They will detail the process of breathing life into puppets and imbuing puppets with the 5 senses and the 6 invisible superpowers. Participants will have the opportunity to explore and expand the range of their own movement and voice and give the puppet a life of its own thus building a strong understanding of the outcomes of creative play and how they can apply the tools and social technology in their own professional and personal lives.
Andrea Markovits trained as a Special Education Teacher, studied Drama Therapy at the University of Chile and Puppetry at the School of Puppetry and Drama in Israel. Today, she is a puppet therapist whose practice is directed to memory and trauma, violation of children’s rights, imprisoned women, survivors of war and political repression, relatives of the detained-disappeared and people with disabilities. She has developed significant and effective puppetry & puppet therapy programs for people under social risk.
Polo Fernàndez graduated with a degree in Philosophy and Spanish Language from Universidad de La Serena, Chile and also studied Puppetry at the School of Puppetry and Drama in Israel. Andrea is the academic director of the Diploma in Puppet Therapy, Chile, and both Andrea and Polo teach in the program. Together, they founded the Puppets in Transit Company in 2010. Much of their work is focussed around how puppets can be used to heal individual and collective trauma and memories.
Puppet Therapy: Objects, Memory, and Activation
Prerecorded and Live Discussion
Puppet therapy methodologies created and developed by Puppets in Transit (Andrea & Polo) have been effectively implemented with different groups and programs aimed at assisting victims and relatives of the detained-disappeared during the military dictatorship in Chile (1973-1990).
By constructing a puppet, like an embodied metaphor of the detained-disappeared and the individual and collective pain, the therapeutic healing power increases and the puppet becomes a symbol and an intermediary object which stimulates individual and collective work. Simultaneously, generating collective dialogue culminating in the performative processing of trauma memories. This methodology has been shown to have a high impact on audiences and is effective and meaningful as a complementary expressive therapy, within the ambit of mental health therapies.
Blessed with strong intuition, Nina connects with those dreams that seek to come forth in the real world and, through the language of music, creates a gateway into substance. From this musical universe emerge the story, the characters and the décor which she designs and creates herself. An imaginary world comes to life, reflecting the deepest human aspirations. Her solo performances, both poetic and intense, blend song, puppets, costume-scenarios and dance. This trained lyric singer and actress was introduced to the art of puppeteering during an artists’ residency in Chile.
The Toulouse-Lautrec marionette earned her two scholarships of excellence from Université du Québec à Montréal is one such being that Nina brings to life. Since 2015, Nina has been traveling throughout the Americas and France, performing in theaters and festivals.
Her newest creation ConCordis – the Heart Lambe-Lambe, a one-on-one animation is set to travel the world in 2020 and be presented in Indonesia, Chypre, China, Brazil and throughout South America, in the quest to meet other people’s hearts, to produce a poetic documentary on it.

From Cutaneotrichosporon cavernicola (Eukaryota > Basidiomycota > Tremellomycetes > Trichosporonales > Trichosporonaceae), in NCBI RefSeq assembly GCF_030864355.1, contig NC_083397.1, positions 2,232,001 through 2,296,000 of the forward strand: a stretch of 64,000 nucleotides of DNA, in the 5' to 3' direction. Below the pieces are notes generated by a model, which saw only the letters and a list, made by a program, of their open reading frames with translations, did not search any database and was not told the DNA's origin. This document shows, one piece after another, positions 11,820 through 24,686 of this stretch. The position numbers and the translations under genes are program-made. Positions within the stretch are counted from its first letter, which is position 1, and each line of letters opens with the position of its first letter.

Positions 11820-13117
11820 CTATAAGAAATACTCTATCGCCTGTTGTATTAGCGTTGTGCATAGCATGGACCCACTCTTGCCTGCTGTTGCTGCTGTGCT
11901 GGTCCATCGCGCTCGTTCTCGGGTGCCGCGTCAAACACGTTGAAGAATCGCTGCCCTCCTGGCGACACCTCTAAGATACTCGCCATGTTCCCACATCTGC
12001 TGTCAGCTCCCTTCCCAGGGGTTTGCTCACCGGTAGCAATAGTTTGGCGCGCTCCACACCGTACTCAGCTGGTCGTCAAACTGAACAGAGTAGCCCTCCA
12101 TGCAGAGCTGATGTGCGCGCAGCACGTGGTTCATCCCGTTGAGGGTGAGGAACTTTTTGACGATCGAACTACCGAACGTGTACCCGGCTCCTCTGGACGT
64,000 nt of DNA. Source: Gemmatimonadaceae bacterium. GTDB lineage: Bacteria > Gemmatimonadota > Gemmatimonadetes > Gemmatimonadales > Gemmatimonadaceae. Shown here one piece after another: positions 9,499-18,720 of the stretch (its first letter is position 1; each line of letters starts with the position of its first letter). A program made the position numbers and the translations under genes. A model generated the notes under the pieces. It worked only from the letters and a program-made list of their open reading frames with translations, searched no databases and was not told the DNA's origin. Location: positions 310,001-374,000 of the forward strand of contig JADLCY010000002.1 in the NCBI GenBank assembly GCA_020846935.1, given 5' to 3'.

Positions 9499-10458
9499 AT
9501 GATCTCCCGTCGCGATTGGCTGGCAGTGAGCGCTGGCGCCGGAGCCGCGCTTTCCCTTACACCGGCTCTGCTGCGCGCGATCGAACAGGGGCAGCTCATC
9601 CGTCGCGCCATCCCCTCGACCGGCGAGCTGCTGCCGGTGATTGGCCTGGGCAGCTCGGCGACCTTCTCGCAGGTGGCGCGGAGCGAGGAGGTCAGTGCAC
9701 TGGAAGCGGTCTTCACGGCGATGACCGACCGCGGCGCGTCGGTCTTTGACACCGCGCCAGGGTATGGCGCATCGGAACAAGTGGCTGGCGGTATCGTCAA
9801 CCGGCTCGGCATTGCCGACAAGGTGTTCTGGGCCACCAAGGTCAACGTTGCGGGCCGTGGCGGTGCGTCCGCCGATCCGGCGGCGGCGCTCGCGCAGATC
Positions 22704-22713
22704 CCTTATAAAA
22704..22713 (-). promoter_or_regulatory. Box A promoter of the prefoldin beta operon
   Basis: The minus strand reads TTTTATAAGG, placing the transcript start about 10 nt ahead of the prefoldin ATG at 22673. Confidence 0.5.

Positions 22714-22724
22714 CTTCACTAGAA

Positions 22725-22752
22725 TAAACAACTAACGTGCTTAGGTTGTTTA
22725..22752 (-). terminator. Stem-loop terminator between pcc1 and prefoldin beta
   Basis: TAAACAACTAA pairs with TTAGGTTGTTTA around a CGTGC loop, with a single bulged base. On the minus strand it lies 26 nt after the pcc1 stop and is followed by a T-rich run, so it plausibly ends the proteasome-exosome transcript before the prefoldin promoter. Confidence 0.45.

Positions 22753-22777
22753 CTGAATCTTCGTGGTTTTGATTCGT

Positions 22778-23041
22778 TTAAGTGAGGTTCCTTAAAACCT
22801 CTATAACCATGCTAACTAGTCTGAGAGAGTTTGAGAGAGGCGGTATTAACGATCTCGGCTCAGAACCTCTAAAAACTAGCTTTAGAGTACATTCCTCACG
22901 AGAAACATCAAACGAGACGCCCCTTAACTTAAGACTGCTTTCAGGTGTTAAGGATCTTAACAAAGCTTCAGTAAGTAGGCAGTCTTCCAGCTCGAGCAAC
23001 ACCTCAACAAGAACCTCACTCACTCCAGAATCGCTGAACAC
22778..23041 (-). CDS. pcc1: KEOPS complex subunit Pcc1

“Nina Vogel is a magician, who creates art to reconnect us all with our inner child.” – Magali Balles
ConCordis – the Heart Lambe-Lambe (presented in French and again in English)
Pre-recorded with Live Audience Discussion
2020. Our planet has 7.7 billion human hearts, 5 billion cell phones, 3 billion social network users. We are surrounded by mass shows, photos, videos, podcasts. Everything is done to attract the greatest number of views and people. Suddenly you are invited to go to the theater and discover that you are not going to share the audience with anyone. The artist is there, waiting to receive each of her spectators individually, with her minimalist stage. A heart so big that surpasses the lines of the artist’s body. She holds it wide open in her arms and invites the viewer to approach. Inside, a small inhabitant and unsuspected miniature universes reveal themselves in a journey to find what makes a heart beat. Can one miniature puppet perform human agency, through what we have the most human of all: our feelings?
Nina Vogel invites us to approach the other’s heart and listen to yours, by sharing the creative process of her latest creation – ConCordis- the Lambe-Lambe Heart.
2020.Notre planète a 7,7 milliards de cœurs humains, 5 milliards de téléphones portables, 3 milliards d’utilisateurs de réseaux sociaux. Nous sommes entourés d’émissions de masse, de photos, de vidéos, de podcasts, tous faits pour attirer le plus grand nombre de vues et de personnes. Tout à coup, vous êtes invité à aller au théâtre et à découvrir que vous n’allez partager le public avec personne. L’artiste est là, attendant pour recevoir chacun de ses spectateurs, individuellement, avec sa scène minimaliste. Un cœur si grand qu’il dépasse les lignes du corps de l’artiste. Elle le tient grand ouvert entre ses bras et invite le spectateur à s’approcher. À l’intérieur, un petit être et des univers miniatures insoupçonnés se révèlent dans un voyage à la rencontre de ce qui fait battre son cœur.Peut une seule marionnette en miniature performer agentivité humaine, à travers ce qu’on a de plus humain chez nous : nos sentiments ?